After a while the soldiers left the place. Suddenly a reporter and a cameraman from Al-Arabiyah station appeared, they were so fast. I crossed the street to take a look. They were talking to some bearded guy who I hadn't seen before in the neighbourhood. He was enthusiastically talking about the humvee that flew in the air, and the 4 injured soldiers. I didn't see any of that. I was bewildered. Someone next to me told me that nothing like that happened at all. My brother and a couple of friends of his started to chant in front of the camera: LIAR, LIAR,... Everyone laughed at this, but the bearded guy started to swear by Allah. Someone pointed out that the bearded guy wasn't even in the area when the bomb exploded. Uh oh, I thought, he seemed to know about it before it happened. The cameraman violently shoved my brother and his friend aside telling them to shut up. I stepped forward and gave hime a push from behind. He almost fell over. I warned him that the camera he was holding would be in a thousand pieces if he dared touch my brother again. He backed up. A neighbour of ours hollered them to come and see the damage in their house. They refused to do so and left.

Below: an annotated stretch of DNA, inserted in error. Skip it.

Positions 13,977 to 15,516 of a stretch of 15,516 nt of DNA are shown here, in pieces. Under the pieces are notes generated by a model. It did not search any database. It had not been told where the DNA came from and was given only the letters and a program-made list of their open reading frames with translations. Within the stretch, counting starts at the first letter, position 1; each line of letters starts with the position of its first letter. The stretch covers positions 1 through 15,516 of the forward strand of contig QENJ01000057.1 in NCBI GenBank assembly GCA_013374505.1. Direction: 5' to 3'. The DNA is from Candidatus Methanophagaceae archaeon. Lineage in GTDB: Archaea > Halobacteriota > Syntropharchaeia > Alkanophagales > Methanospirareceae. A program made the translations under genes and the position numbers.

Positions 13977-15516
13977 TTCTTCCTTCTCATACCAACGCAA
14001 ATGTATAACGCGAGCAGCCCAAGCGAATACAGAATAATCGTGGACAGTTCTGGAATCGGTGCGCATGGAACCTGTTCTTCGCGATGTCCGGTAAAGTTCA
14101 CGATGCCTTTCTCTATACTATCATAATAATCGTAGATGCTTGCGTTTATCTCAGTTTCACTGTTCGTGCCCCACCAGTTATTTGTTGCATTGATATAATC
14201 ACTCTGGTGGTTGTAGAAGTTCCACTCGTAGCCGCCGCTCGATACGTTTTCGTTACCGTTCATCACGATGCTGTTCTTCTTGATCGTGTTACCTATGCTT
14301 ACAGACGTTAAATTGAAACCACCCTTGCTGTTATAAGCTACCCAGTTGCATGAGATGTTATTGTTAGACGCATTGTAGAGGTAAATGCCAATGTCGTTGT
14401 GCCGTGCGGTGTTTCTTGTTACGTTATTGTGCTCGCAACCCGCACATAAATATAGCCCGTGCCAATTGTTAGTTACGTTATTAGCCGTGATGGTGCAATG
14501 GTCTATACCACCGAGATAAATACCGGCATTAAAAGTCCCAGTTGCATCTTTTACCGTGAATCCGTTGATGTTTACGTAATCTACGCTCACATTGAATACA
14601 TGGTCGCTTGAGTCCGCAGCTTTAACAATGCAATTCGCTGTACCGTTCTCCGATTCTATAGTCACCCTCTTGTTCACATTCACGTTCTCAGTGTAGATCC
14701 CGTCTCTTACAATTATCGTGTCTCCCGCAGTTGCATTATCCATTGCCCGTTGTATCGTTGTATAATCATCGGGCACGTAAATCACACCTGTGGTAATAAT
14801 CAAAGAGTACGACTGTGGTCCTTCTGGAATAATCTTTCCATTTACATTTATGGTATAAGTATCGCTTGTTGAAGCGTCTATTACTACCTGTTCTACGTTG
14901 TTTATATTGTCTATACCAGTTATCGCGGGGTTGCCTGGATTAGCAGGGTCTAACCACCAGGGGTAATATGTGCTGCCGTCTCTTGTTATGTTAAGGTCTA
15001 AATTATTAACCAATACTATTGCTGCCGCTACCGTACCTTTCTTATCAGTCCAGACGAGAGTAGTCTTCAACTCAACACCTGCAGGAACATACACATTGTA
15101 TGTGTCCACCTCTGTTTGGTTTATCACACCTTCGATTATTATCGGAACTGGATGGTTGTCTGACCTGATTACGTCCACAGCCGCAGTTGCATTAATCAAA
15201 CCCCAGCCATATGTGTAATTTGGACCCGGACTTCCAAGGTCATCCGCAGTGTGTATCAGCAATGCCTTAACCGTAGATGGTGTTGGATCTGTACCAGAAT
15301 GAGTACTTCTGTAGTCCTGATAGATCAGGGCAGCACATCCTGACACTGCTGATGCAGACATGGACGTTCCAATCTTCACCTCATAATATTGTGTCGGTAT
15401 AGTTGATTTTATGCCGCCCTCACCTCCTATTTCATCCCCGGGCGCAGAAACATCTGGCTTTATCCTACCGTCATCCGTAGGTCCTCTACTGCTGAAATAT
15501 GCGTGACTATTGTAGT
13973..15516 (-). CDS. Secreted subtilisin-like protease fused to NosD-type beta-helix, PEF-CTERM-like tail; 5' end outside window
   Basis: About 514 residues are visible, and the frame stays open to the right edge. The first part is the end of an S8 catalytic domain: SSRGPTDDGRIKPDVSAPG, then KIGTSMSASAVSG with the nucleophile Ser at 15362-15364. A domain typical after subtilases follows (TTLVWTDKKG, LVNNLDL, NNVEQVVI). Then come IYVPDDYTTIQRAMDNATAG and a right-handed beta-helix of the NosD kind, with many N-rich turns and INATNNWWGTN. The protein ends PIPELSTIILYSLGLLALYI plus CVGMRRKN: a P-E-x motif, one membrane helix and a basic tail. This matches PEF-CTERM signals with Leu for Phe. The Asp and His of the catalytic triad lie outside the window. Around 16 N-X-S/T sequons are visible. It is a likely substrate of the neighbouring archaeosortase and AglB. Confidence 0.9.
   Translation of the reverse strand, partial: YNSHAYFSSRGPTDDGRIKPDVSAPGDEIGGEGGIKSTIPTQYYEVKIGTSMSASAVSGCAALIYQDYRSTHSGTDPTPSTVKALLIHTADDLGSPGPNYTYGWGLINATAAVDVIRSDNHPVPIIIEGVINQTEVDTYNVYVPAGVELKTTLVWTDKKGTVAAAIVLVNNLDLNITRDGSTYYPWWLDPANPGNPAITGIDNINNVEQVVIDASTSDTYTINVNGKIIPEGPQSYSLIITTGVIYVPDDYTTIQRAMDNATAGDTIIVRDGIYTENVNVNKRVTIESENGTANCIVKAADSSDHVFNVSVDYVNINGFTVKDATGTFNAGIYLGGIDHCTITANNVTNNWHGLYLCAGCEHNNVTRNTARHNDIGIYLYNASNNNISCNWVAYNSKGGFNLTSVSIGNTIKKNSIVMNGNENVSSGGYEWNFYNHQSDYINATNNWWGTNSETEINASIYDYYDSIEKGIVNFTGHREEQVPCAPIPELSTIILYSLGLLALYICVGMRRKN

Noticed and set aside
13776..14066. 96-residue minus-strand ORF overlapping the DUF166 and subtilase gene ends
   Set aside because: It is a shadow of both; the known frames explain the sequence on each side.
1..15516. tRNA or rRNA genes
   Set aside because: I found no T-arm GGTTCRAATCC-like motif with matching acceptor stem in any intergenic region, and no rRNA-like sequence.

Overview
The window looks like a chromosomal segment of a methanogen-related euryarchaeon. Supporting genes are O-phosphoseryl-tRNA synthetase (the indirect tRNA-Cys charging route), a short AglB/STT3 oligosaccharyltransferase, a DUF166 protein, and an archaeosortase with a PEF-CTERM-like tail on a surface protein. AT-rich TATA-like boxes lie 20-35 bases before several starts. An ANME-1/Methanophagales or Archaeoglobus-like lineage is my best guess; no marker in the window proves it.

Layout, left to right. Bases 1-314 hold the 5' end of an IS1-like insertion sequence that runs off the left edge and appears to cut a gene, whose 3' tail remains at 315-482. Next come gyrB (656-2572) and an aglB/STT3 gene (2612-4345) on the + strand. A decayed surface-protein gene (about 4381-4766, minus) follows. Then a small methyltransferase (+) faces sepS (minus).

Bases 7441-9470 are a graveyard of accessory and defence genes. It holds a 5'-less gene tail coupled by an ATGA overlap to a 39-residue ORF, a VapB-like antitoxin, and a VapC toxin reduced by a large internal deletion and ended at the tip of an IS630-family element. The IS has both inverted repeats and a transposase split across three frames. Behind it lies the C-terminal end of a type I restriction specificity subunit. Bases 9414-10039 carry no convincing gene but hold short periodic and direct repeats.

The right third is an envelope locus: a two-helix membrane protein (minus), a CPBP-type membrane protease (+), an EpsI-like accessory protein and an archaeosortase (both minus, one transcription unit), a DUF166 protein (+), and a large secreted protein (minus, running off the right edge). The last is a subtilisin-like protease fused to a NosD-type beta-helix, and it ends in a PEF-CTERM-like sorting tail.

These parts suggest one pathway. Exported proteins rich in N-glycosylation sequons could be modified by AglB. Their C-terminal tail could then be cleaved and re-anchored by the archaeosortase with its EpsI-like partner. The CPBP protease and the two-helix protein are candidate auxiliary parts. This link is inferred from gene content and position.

In the evening, Al-Arabiyah reported the following: 3 Americans badly injured and one Jeep damaged at .... in Baghdad. They showed the bearded guy talking and edited the rest of it.

Thats the way media in present day Iraq works.